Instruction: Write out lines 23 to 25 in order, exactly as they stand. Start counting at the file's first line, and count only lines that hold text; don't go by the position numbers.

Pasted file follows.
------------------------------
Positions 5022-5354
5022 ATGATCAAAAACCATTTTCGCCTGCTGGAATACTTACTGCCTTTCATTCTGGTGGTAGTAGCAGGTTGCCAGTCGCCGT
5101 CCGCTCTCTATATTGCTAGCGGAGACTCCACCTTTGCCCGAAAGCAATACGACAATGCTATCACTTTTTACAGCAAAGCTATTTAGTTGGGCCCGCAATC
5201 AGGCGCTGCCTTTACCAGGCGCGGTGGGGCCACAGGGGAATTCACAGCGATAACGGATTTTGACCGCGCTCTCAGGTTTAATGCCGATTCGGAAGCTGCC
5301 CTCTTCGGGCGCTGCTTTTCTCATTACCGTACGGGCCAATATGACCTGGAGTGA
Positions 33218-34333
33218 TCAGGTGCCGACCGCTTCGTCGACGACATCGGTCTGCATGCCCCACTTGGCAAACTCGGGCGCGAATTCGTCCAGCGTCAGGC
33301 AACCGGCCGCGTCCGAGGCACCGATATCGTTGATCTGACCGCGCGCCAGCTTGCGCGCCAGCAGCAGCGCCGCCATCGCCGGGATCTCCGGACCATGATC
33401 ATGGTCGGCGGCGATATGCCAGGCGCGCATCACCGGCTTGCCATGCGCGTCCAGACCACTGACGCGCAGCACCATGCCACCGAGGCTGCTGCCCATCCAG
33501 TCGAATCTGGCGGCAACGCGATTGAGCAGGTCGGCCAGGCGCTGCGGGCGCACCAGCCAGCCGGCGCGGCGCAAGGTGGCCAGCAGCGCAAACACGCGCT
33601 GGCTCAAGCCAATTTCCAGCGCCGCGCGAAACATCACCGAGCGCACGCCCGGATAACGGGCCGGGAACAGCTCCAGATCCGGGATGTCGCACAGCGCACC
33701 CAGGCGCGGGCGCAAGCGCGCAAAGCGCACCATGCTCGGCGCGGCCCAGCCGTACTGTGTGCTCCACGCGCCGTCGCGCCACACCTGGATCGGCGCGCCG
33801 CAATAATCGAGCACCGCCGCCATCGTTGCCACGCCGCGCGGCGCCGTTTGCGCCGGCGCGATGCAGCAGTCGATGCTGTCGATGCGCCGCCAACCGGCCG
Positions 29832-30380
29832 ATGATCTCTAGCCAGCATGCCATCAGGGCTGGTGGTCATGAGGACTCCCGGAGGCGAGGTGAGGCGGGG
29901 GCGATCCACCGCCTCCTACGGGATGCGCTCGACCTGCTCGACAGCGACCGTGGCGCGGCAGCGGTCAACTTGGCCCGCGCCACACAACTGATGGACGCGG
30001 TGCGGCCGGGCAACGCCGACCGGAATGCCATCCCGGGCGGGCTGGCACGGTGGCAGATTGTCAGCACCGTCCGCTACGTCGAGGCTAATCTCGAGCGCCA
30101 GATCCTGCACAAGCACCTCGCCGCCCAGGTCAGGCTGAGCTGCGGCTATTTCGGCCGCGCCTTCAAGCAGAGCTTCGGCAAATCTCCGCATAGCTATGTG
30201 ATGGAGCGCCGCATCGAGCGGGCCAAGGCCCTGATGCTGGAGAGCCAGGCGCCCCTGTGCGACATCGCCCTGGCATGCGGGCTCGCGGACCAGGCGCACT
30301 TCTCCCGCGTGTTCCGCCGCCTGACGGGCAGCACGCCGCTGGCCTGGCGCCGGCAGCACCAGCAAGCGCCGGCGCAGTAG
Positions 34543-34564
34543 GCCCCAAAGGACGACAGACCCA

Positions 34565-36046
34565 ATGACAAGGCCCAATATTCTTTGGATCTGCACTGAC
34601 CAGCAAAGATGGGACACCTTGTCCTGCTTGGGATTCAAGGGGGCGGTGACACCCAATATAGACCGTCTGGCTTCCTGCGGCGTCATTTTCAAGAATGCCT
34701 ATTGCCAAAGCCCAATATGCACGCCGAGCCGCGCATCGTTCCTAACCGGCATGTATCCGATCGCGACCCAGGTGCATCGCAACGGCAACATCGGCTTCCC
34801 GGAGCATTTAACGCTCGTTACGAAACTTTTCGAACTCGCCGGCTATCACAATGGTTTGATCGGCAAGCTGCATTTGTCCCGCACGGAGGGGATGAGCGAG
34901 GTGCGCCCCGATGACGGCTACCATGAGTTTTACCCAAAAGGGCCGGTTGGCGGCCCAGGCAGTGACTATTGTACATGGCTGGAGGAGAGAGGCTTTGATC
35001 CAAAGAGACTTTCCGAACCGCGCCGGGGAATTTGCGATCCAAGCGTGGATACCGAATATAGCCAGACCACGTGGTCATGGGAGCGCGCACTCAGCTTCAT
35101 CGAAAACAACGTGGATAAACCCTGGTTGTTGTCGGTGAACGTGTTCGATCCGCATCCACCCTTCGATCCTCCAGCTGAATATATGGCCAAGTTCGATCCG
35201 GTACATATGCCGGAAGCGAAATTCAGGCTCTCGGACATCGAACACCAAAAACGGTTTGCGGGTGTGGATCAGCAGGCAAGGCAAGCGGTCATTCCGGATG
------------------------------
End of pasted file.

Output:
Positions 34565-36046
34565 ATGACAAGGCCCAATATTCTTTGGATCTGCACTGAC
34601 CAGCAAAGATGGGACACCTTGTCCTGCTTGGGATTCAAGGGGGCGGTGACACCCAATATAGACCGTCTGGCTTCCTGCGGCGTCATTTTCAAGAATGCCT